In the ramp metering system, metering points were installed on the entry slip-roads to the M25 at J17 to J20 inclusive (although the northbound on-slip at J18 was excluded for road safety reasons). The meters were used to control access to the M25 in order to manage demand.
The ramp meter flow rate was set at a rate similar to the traffic flow that would have occurred on each slip-road, if road user charging had been introduced. The following flow rates were determined by examining the forecast traffic flows entering the M25 from the slip-roads using the NAOMI v5 model. The range of flow-meter levels varied between 400 and 1,750 vehicles per hour for each on-slip entering the M25.
In the dedicated public transport lane system the fourth lane was reserved for the exclusive use of public transport vehicles, although these vehicles could use any available lane. The other vehicles were confined to three lanes so they would not receive any benefit from the additional capacity provided by the fourth lane, except that they may have less competition from coaches and buses. The options with the dedicated public transport lane located on either the inside or outside lane were considered.
In the high occupancy lane system, the outside fast lane was reserved for vehicles with 2 or more occupants. Other traffic was restricted to the remaining three lanes but these lanes could also be used by high occupancy vehicles.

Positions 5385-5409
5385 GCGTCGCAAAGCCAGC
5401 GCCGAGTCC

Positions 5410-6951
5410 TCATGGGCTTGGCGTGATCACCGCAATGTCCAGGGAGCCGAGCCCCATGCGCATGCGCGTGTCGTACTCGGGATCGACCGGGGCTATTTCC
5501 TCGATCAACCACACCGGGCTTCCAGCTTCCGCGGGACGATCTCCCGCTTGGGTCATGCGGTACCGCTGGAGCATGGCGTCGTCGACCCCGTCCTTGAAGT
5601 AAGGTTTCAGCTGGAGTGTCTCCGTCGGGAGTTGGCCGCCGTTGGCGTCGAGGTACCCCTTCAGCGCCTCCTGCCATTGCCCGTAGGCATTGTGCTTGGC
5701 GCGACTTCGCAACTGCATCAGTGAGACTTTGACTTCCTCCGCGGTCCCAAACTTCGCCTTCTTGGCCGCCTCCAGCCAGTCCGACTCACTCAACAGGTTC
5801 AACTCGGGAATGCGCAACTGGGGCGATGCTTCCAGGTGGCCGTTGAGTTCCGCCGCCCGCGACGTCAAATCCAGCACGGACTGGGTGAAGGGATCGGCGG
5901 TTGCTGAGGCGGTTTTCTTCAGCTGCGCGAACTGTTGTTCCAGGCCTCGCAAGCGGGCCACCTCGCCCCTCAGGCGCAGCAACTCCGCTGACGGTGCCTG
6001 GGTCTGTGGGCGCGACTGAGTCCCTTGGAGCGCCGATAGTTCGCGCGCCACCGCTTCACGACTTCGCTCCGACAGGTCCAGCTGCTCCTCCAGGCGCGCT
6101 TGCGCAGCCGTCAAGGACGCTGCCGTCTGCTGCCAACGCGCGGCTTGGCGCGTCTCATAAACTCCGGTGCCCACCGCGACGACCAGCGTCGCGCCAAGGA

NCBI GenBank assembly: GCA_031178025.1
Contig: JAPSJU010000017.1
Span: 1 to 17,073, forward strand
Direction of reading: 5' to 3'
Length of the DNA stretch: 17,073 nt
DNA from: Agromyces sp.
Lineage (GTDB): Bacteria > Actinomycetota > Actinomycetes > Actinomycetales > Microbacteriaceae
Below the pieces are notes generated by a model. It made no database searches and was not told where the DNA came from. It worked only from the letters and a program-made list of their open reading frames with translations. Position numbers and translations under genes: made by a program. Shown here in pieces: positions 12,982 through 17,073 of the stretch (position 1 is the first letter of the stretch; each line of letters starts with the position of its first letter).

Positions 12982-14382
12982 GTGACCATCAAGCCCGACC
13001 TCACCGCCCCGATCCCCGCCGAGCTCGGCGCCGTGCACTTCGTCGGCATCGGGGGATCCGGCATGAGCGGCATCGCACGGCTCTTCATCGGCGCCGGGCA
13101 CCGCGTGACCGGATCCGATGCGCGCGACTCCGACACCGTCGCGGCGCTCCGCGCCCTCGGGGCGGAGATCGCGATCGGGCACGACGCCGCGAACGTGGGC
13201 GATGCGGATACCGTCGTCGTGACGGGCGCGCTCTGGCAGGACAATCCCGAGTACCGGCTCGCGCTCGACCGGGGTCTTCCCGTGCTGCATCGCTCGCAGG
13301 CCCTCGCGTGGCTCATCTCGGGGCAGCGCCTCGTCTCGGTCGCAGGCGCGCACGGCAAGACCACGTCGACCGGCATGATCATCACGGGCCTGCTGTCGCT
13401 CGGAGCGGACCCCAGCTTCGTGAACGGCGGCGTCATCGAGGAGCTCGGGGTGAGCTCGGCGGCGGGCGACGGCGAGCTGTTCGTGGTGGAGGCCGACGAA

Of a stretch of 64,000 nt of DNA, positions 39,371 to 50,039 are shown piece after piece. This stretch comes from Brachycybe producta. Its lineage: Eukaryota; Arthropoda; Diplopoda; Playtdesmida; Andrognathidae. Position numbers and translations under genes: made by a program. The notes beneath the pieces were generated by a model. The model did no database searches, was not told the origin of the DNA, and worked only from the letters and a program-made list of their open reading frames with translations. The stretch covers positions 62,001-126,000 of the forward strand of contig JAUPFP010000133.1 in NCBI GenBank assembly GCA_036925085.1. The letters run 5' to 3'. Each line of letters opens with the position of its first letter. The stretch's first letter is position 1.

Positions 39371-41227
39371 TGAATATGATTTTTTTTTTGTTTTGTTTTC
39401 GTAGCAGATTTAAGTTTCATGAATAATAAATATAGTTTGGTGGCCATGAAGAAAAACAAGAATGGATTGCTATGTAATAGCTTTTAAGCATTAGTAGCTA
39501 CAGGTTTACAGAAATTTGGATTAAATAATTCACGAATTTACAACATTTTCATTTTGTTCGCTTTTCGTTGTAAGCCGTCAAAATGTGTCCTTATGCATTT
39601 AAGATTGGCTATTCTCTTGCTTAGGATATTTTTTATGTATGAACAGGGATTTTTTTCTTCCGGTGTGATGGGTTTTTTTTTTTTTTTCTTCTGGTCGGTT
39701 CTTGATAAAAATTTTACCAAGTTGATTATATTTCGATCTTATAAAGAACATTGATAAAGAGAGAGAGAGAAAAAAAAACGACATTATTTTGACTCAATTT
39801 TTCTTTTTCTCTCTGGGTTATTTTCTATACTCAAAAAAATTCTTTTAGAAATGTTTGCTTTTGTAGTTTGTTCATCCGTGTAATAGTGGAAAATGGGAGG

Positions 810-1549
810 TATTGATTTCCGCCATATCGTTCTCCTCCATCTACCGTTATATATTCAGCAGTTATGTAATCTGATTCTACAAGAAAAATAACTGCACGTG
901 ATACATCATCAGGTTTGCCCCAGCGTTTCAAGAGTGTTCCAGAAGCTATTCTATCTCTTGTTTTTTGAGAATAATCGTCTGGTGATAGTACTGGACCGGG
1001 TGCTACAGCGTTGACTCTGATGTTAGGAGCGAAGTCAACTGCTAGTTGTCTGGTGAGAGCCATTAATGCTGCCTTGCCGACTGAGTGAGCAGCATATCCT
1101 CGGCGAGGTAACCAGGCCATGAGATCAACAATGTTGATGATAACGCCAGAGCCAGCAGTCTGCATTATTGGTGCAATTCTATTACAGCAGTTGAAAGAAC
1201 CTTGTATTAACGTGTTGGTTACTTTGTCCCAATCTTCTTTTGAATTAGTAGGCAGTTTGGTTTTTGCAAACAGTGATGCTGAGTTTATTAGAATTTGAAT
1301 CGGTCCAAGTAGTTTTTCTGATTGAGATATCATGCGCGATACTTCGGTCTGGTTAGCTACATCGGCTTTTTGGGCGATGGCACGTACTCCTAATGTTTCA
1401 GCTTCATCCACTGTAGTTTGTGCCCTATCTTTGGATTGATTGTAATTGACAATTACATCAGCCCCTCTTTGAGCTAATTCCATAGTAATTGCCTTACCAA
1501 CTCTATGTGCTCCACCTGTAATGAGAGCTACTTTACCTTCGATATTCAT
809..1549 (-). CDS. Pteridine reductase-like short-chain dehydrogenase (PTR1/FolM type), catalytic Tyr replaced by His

The main findings of the study were as follows:
* It was possible to identify the impact of the different active traffic management systems.
* Of the traffic management systems modelled on the M25 motorway between J16 and J21, the ramp metering system seemed the most effective in controlling traffic operations by promoting smooth traffic flows on the M25 active mainline.
* Of the systems considered the dedicated bus lane on the outside lane seemed to be the least effective. In congested traffic conditions, public transport vehicles found it difficult to weave across the congested three non-priority lanes, resulting in a low percentage usage of the dedicated public transport lane. The main line metering system performed poorly as it generated additional delays to all traffic, which were attributable to a number of reasons including weaving.
Association for European Transport